The U.S. Supreme Court will consider letting public-sector employees nationwide refuse to pay union fees, agreeing to take up a major labor-law case that could affect more than 5 million government workers.
The justices said they will consider overturning a 1977 ruling that said those employees can be compelled to pay for union representation for purposes such as pay bargaining as long as they don’t have to cover the cost of political or ideological activities.
The court will hear arguments from 10 California teachers who say they have a free-speech right not to support union activities with which they disagree. The court will hear arguments and rule during the nine-month term that starts in October.
The decision to hear the new case “is an important step toward finally respecting the First Amendment rights of America’s public servants,” Mark Mix, president of the National Right to Work Legal Defense Foundation.
The Supreme Court a year ago cast doubt on the 1977 ruling, Abood v. Detroit Board of Education. Writing a 5-4 decision, Justice Samuel Alito called Abood “questionable,” while stopping short of overturning it.
Twenty-four states already give workers the right to refuse to pay union fees. The other 26 have more than 5 million public-sector workers, according to the National Right to Work Legal Defense Foundation.
Wages, Job Conditions
Union leaders said the case threatens to undermine the ability of public-sector workers to push for higher wages and better job conditions.
“The Supreme Court has chosen to take a case that threatens the fundamental promise of America -- that if you work hard and play by the rules you should be able to provide for your family and live a decent life,” said a joint statement by leaders of the National Education Association, the American Federation of Teachers and three other unions.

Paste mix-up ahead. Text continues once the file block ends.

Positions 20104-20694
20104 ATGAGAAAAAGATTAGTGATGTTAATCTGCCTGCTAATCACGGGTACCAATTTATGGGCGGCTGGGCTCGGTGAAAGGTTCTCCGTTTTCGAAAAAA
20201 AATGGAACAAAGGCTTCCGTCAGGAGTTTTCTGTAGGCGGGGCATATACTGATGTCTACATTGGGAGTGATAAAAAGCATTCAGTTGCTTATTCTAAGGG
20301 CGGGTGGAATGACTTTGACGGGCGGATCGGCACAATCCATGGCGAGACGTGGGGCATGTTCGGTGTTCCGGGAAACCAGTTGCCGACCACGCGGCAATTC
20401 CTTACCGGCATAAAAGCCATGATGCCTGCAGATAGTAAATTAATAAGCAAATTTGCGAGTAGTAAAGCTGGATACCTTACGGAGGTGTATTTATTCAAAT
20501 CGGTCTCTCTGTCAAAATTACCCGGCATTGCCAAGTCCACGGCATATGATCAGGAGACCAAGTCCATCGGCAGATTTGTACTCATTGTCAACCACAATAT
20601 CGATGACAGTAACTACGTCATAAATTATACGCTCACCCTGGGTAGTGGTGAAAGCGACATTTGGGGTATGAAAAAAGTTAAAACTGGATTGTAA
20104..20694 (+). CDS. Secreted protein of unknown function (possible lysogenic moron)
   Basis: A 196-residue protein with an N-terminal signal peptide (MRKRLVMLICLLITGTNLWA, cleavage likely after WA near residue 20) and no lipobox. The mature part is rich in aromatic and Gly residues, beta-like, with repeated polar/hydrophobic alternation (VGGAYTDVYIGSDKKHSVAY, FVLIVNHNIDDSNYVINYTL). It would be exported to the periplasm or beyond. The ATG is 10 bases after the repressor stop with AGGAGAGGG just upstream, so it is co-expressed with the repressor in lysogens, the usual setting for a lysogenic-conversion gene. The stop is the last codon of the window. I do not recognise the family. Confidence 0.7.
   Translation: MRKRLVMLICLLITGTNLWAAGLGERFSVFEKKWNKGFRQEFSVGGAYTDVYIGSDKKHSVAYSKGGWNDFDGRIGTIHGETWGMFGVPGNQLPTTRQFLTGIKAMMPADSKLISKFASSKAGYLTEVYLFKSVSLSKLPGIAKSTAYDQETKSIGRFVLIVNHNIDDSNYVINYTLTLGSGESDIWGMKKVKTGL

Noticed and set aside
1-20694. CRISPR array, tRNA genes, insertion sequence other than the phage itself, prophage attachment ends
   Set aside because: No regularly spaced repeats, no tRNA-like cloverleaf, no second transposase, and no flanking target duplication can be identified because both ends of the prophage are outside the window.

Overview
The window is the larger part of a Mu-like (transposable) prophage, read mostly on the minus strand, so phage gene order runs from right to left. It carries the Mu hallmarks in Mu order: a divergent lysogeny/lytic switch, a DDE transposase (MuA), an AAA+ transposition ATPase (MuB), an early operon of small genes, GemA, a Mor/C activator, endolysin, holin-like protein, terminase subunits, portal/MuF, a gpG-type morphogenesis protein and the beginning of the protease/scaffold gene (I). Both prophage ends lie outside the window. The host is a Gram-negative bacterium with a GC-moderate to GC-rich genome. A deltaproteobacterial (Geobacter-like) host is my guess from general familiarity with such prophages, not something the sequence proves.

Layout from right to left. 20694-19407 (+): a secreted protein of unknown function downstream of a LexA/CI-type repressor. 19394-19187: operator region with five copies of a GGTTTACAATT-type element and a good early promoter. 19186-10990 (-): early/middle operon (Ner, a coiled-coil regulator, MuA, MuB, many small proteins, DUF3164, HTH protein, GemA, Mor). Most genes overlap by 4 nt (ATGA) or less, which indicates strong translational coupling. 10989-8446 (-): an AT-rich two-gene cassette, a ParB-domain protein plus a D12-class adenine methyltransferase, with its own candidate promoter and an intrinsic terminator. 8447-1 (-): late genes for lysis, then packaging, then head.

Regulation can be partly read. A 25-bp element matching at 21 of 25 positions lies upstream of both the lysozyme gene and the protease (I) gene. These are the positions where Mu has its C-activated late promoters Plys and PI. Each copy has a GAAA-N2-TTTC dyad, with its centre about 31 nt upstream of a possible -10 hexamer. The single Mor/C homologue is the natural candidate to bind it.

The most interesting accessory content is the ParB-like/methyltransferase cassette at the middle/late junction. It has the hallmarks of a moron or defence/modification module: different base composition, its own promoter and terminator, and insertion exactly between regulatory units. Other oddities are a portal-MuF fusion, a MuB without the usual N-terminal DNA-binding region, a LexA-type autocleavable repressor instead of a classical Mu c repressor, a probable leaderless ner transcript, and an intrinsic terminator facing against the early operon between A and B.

Under California law, public workers in what are known as “agency shop” jobs must either become dues-paying union members or pay a fee to support the union’s collective-bargaining activities. Covered activities include lobbying that supports the union’s negotiating positions.
For teachers, union dues often exceed $1,000 per employee, though people who don’t want to pay for political activities can cut that amount by $350 to $400, according to the teachers suing California.
The suing teachers say that system forces them to pay for union speech on important public policy questions.
“It is difficult to imagine more politically charged issues than how much money cash-strapped local governments should devote to public employees, or what policies public schools should adopt to best educate children,” the appeal argued. “Yet California compels petitioners to fund a very specific point of view on these pressing public questions.”
The California Teachers Association and California Attorney General Kamala Harris urged the high court to reject the appeal. They argued that collective bargaining doesn’t involve the type of political or public-policy issues that trigger First Amendment protections.
“One searches the petition in vain for anything the unions actually seek in collective bargaining to which the petitioners are opposed,” the teachers’ group argued.
Harris told the court that “mandatory agency fees ensure that all employees in a particular bargaining unit pay a fair share of the cost of the representation.”
In a second line of argument, the appeal contends that, at a minimum, California can’t require objecting workers to opt out every year to avoid paying for the union’s political activities.
The case is Friedrichs v. California Teachers Association, 14-915.